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Dome of Siena
Photo © Ilaria Giannini
Photo © Ilaria Giannini

Siena Cathedral

Places of worship

A walk among the rich artworks of the extraordinary cathedral of the Palio city

The Duomo di Santa Maria Assunta, Siena Cathedral, is one of the most important and magnificent Romanesque-Gothic churches in Italy.

It was consecrated in 1179, in the presence of the Sienese Pope Alexander III, but the work then continued for about two centuries: Giovanni Pisano worked on the facade at the end of the 13th century, the bell tower was finished in 1313 and huge works to extend the Cathedral started in 1317. Siena at the time was in fact at the height of its powers and therefore the need arose for an even larger Cathedral; the dream vanished due to the plague of 1348, which led to a drastic reduction in the population. Traces of this ambitious project are still visible in the remnants of its columns and the large incomplete Facciatone (façade). 

The façade
The façade - Credit: Alessandro Farese

The façade, in white marble with some decorations in red Siena marble and serpentine marble from Prato, is divided into two halves: the lower part - created by Giovanni Pisano in a Romanesque-Gothic style - and the upper one, in the Forentino Gothic style, with a beautiful rose window framed by Gothic niches with the busts of Apostles and Prophets that pay homage to the Madonna and Child.

The whole internal structure is dominated by the two-tone black and white, referring to the colors of the coat of arms of the city of Siena.

Inside the Cathedral
Inside the Cathedral

The Cathedral’s inside is a real treasure trove of artistic masterpieces, from Nicola Pisano’s pulpit (1265-68), one of the most important sculpted pieces of the Italian 13th century, to Piccolomini’s altar, where one can admire four sculptures by the young Michelangelo: Saint Peter and Saint Paul, Saint Pious and Saint Augustine.

Just after the altar one finds the Piccolomini Library, commissioned in 1492 to store Pope Pious II’s extensive book collection. Its inside was decorated with frescoes from Pinturicchio, while in the chapel on the left one can admire Donatello’s famous San Giovanni Battista, dating back to 1455.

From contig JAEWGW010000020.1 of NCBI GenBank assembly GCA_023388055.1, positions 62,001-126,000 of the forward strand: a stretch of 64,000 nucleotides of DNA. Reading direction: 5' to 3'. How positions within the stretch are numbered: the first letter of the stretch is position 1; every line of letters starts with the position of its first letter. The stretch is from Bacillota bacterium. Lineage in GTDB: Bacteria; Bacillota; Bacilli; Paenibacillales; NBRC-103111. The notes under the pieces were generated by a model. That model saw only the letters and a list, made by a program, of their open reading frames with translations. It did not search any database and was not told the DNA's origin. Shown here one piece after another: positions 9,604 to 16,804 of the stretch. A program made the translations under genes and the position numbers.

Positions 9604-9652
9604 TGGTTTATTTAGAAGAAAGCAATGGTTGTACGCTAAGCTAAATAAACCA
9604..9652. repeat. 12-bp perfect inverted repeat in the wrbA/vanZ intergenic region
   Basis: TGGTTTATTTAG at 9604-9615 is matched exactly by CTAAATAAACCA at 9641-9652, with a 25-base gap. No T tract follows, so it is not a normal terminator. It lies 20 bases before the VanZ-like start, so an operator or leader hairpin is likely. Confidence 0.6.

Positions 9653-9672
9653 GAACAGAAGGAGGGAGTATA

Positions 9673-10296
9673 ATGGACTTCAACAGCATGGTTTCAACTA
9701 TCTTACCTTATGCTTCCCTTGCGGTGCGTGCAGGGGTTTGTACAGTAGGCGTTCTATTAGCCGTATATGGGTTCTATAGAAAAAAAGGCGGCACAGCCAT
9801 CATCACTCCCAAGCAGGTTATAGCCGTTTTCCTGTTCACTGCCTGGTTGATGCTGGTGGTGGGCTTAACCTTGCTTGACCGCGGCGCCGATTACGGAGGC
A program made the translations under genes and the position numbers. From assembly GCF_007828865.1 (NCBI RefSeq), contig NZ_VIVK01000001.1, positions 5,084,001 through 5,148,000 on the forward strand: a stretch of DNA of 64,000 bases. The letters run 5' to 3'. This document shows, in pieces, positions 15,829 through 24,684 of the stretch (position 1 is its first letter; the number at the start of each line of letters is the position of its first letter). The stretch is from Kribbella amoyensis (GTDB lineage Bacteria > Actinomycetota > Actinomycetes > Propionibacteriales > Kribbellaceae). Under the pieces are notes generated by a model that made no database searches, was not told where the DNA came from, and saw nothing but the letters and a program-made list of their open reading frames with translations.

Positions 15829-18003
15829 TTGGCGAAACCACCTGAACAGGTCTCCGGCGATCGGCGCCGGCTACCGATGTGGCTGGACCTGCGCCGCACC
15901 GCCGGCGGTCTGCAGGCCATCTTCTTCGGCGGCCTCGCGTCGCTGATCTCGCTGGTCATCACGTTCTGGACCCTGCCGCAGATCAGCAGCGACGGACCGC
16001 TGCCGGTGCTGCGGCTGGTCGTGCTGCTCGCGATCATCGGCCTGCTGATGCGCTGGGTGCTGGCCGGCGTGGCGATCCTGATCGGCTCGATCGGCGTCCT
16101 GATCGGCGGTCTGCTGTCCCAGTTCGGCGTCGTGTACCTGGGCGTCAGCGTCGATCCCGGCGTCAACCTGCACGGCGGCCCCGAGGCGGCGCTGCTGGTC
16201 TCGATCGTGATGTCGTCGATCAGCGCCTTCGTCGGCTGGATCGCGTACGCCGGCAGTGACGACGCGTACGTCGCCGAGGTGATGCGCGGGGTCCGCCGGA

The eight bronze statues adorning the pillars of the choir are works by Domenico Beccafumi. Above it one can see a copy of the famous stained-glass window of Duccio di Buoninsegna, completed in 1288, the oldest known stained glass of Italian manufacture. The original is kept inside the Museo dell'Opera del Duomo, together with numerous other works of art coming from the Cathedral.


Now, what may be the Cathedral’s most incredible piece: the opus sectile marble floor, a very unique piece of Italian art for its inventiveness, sheer scale and the importance of its collaborators. Divided into 56 cells, it manifests representations that respond to the homogeneous thematic design of the Revelation.

The oldest cells date to the 2nd half of the 14th century, and the most recent to the 19th. Among those who worked on it through the centuries, we may find the names of Francesco di Giorgio, Pinturicchio, Il Sassetta, Neroccio di Bartolomeo de’ Landi, Antonio Federighi, Urbano da Cortona and, most of all, Domenico Beccafumi, who conceived as many 35 scenes and deeply innovated the form.

In order to enjoy a very particular perspective of the rich interior of the Cathedral of Siena, there is the "Porta del Cielo" (Gate of Heaven), a fascinating path between the attics and balconies of the Cathedral that is open to the public for a limited period of the year.

Even the subsoil reserves surprises: the crypt, which came to light only in 1999, has a room entirely painted, 180 square meters of wall surface depicting episodes from the Old Testament and the New.

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Complesso Duomo Siena
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